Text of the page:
Image © Stephen Lambe 2004
Photo by Stephen Lambe
© CET Records 2004
Image © Stephen Lambe 2004
(21 August 2004) Claire Toomey EP. Having seen 17 year-old prodigy Claire Toomey perform with a full electric band at Guilfest in July 2004, we were mightily impressed--not just with her songs and voice, but with her maturity and personality. This review of her five-track acoustic EP, entitled "The Overtones Session" released earlier in the year, acts as a taster for further coverage of Claire on Musical Discoveries. Over the next few months, watch out for a review of her first, highly impressive, electric ep, and an in depth interview.
It has often been said that the test of a good song is whether it stands up on its own when played accompanied by acoustic guitar or piano. On these five songs, Claire demonstrates just that. They are played with a minimum of fuss or overdubs--an occasional bass or second guitar is all that are added to the sparse arrangements to accompany Claire's guitar and strong lead vocal. Her voice is interesting--strong and warm, she sings with a refreshingly earthy but charming Southern English accent and a minimum of vibrato. Her vocals are up front but mixed with as little reverb as possible, giving a sparse yet intimate effect. The result--beautifully realised--is that it feels like she is there singing in the room with the listener.
These are not really folk songs--their excellent hooks and contemporary construction place them very much in the pop rock genre--though "Never Would" has some nice folky picking before leading into the song proper. The excellent "Donít Wanna Hate You" is full of anger and has a fuller arrangement, with bass and overdubbed guitar adding to a song reminiscent of Thea Gilmore. "I Believe" is much more folky, with another excellent chorus. The final two songs on the EP will appear in electric versions on the forthcoming band CD. "One Last Look" could easily make Claire famous, a potential hit single given the right treatment, while "World Without Windows" is equally impressive, a great song and a literate lyric.
This is very impressive stuff, leading to the inevitable conclusion that Claire could well be the most promising young singer songwriter to emerge in years. Very good, and more importantly, it is only the beginning.--Stephen Lambe
(26 September 2004) One Last Look. Seventeen year old Croydon, England singer songwriter Claire Toomey's second EP offers considerable development from her first, entirely acoustic offering recorded last year. Here we now have three of her best songs, "One Last Look," "I canít stay here" and "World Without Windows," with a further acoustic version of the final song. Such is the quality of these offerings that any of the three songs could have been chosen as the lead number. The chosen arrangements are tasteful throughout--soft rock, guitar led backing is supplemented by some appropriate keyboards and just the hint of a contemporary sheen. Claire's tight, effective backing vocals add considerably to the arrangements, enhancing her intimate, very English lead vocals without swamping them.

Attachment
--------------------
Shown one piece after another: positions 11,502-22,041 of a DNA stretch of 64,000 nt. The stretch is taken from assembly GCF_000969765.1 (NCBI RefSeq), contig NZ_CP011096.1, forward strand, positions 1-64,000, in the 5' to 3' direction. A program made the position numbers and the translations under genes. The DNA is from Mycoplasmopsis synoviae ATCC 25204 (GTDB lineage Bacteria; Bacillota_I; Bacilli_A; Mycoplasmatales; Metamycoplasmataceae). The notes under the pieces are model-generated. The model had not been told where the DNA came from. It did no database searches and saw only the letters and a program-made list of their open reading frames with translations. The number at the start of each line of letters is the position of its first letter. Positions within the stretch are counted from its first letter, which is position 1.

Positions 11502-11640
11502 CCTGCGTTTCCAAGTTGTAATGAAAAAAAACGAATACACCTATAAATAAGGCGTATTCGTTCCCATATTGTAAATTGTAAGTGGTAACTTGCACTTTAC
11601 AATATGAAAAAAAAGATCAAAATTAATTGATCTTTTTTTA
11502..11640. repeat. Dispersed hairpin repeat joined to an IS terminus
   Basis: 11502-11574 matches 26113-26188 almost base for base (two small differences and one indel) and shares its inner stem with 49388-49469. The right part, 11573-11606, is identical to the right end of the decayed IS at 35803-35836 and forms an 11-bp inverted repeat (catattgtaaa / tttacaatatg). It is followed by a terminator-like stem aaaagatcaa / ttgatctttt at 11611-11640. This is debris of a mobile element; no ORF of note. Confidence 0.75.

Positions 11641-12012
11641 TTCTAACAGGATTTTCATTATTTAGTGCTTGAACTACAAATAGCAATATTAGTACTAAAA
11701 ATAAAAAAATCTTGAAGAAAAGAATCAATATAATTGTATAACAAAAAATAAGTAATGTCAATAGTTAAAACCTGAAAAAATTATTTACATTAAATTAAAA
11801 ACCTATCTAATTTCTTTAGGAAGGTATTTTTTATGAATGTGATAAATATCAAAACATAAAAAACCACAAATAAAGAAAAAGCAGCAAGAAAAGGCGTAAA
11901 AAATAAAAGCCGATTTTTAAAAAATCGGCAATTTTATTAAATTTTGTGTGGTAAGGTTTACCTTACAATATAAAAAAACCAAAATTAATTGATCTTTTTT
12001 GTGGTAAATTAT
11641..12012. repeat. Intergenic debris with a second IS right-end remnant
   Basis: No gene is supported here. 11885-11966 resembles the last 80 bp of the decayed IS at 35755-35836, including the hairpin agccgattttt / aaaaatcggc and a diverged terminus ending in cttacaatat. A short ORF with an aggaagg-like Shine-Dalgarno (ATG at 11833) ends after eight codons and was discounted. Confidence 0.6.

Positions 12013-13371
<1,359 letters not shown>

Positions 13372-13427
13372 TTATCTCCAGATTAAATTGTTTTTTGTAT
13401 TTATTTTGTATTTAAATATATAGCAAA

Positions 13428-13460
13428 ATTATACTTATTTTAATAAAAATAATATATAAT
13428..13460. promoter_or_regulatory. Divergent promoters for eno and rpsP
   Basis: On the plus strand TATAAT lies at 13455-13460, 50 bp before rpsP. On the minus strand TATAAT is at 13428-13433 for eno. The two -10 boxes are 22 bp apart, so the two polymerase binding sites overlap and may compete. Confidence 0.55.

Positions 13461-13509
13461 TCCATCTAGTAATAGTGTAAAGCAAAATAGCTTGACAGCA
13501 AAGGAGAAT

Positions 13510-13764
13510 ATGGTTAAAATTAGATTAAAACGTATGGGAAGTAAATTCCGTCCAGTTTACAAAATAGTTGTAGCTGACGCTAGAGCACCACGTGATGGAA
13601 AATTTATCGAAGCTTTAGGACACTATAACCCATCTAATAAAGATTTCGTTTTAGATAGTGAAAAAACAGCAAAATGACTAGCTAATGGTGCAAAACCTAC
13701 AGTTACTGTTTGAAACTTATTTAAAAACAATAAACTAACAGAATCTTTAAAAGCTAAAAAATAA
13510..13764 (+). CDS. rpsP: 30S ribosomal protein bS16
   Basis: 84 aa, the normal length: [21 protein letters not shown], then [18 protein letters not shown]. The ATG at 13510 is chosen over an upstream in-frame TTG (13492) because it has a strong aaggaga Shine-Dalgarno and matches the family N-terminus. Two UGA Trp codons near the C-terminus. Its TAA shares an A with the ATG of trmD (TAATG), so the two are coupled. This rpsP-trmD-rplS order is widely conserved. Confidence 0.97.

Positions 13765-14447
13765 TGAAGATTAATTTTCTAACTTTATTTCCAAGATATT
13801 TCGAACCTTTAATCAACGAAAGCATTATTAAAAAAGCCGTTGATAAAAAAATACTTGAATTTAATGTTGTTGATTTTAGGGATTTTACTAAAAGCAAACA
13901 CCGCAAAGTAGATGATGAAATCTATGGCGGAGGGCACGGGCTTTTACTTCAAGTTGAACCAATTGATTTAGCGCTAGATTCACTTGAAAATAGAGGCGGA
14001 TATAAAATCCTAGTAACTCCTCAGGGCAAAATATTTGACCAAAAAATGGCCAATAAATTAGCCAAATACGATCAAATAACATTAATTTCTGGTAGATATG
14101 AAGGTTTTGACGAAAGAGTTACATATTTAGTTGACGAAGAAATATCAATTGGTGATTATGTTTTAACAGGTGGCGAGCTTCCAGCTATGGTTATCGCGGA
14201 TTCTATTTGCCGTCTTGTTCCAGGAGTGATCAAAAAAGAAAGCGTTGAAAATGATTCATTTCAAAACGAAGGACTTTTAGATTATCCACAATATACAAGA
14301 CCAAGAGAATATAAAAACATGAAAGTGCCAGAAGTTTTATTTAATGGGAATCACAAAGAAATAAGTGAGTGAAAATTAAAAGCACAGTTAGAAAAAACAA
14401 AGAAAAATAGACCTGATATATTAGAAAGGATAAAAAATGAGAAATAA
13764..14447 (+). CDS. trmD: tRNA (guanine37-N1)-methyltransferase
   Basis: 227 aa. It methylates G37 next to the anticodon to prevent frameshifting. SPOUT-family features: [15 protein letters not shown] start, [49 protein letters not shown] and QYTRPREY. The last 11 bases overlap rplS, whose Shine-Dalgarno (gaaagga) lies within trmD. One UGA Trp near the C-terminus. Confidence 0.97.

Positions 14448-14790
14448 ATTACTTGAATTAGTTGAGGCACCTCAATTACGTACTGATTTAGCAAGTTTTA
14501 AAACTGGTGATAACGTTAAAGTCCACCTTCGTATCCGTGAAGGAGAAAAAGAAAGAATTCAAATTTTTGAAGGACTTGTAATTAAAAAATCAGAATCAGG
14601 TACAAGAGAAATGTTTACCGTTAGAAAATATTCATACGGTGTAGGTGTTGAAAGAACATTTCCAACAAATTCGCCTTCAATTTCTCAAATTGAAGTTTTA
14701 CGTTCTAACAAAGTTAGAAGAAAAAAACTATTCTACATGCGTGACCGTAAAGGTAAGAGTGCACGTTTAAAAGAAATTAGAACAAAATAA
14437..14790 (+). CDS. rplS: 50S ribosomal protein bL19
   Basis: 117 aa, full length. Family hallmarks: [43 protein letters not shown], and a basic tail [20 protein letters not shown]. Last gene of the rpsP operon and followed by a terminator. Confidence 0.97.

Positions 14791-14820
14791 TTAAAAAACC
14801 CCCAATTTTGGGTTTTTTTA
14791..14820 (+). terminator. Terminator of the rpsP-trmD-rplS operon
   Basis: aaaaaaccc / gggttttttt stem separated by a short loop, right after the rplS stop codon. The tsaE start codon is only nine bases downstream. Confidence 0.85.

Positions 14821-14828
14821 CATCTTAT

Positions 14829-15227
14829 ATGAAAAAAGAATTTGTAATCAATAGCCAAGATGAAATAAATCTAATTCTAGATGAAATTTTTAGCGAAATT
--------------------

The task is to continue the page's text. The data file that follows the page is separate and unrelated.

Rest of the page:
"One Last Look" is glorious, acoustic and shimmering U2-style electric guitar giving way to Claire's edgy vocal, leading into the delightful hook of the chorus. There is a brief echo guitar break at the end of the song, which bodes well for live performance. The backing vocals are especially effective on "I canít stay here," the simple refrain of the chorus bolstered by some effective keyboards, while there are some lovely atmospherics on "World Without Windows" and the vocals on the chorus are a delight. The acoustic version of the song is an effective, stripped down version of the same arrangement.
These electric versions are clearly designed to enhance the songs and Claire's voice as far as possible, without the instrumentation being too intrusive and are therefore somewhat neutral and it would perhaps have been nice to hear a ballad on this ep by way of contrast. Ultimately, Claire may have to ask herself some important questions about direction if she is to find a large market for her undoubtedly great songs, but in the meantime let us revel in her considerable talent.--Stephen Lambe